Another ceremony used in the admission of Catechumens, at least in some Churches, mentioned by S. Augustine : “Sanctification is not of one kind only: for I suppose that Catechumens also are sanctified in a certain way of their own by the sign of Christ’s Cross, and the Prayer of the Imposition of Hands; and that which they receive, though it be not the Body of Christ, is yet an holy thing, and more holy than the common food which sustains us, because it is a sacrament.” From this passage it has been inferred that consecrated bread (eulogiai, panis benedictus), taken out of the oblations provided for the Eucharist, was given to the Catechumens,—an opinion which seemed to have some support in the comparison between “that which the Catechumens receive,” and “the food which sustains us.” But Bingham maintains that S. Augustine here refers only to the symbolical use of salt, of which he says in his Confessions, I. xi., that while yet a boy he “used to be marked with the sign of His Cross, and seasoned with His salt.” The meaning of this so-called “Sacrament of the Catechumens” was that by the symbol of salt “they might learn to purge and cleanse their souls from sin.”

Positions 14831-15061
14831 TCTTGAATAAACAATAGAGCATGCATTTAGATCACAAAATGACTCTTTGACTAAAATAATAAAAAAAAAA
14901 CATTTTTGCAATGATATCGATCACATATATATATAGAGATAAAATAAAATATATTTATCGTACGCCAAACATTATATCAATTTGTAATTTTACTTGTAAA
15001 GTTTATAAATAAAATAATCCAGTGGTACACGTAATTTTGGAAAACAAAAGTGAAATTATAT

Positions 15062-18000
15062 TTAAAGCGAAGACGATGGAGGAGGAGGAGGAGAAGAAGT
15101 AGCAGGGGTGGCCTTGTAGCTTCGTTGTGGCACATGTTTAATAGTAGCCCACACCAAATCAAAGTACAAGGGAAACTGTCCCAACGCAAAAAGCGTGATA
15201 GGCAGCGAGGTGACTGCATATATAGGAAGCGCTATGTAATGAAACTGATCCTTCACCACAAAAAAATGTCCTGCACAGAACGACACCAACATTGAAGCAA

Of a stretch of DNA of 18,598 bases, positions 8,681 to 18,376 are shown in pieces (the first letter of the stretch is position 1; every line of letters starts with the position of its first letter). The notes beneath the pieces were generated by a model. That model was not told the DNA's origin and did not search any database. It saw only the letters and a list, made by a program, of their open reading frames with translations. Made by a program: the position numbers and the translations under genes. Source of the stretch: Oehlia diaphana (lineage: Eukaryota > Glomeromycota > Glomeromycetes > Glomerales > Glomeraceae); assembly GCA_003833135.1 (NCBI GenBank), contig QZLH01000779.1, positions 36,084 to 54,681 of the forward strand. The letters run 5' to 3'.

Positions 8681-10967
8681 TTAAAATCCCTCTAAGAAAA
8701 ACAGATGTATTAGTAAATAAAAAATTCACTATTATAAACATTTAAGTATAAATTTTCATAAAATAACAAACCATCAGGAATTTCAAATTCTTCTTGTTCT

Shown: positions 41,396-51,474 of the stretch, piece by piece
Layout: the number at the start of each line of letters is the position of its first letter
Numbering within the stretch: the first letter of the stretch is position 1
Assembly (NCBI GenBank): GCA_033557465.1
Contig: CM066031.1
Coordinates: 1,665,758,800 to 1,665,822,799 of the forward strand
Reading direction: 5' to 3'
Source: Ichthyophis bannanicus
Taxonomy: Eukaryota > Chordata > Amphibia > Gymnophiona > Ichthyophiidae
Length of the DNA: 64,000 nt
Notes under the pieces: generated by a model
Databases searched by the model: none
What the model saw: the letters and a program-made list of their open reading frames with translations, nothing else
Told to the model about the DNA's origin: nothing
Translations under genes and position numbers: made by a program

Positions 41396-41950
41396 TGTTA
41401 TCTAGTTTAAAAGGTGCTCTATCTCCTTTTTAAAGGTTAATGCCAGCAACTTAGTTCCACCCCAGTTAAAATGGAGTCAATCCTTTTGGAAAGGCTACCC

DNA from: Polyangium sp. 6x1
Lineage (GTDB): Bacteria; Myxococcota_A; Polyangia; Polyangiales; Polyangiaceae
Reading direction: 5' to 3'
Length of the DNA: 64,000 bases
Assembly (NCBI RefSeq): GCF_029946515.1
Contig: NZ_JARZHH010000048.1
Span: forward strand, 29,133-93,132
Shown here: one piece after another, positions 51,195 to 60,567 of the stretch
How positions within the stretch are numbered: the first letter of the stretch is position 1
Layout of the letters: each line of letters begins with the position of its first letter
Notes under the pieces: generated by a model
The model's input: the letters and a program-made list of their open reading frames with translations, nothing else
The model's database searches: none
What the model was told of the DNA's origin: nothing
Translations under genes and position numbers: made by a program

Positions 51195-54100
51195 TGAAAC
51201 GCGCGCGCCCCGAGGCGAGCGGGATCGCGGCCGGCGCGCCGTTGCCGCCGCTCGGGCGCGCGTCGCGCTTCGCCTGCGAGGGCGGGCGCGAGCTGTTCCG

In the African Church in the time of S. Augustine it was customary to anoint the new convert with exorcised oil at the time of his admission, but in the Eastern Church there seems to have been no such anointing until immediately before Baptism.

Persons who had been thus admitted to the class of Catechumens were usually regarded as Christians, but only in a lower degree, being still clearly distinguished from the Faithful. “Ask a man, Art thou a Christian? If he is a Pagan or a Jew, he answers, I am not. But if he say, I am, you ask him further, Catechumen or Faithful? If he answer, Catechumen, he has been anointed, but not yet baptized .” Augustine, like Tertullian, complains that among heretics there was no sure distinction between the Catechumen and the Faithful : and according to the second General Council, Canon 7, converts from certain heresies to the orthodox Faith were to be received only as heathen: “On the first day we make them Christians, on the second Catechumens, on the third we exorcise them by three times breathing on them on the face and on the ears; and so we instruct them (katechoumen), and make them frequent the Church for a long time, and listen to the Holy Scriptures, and then we baptize them.”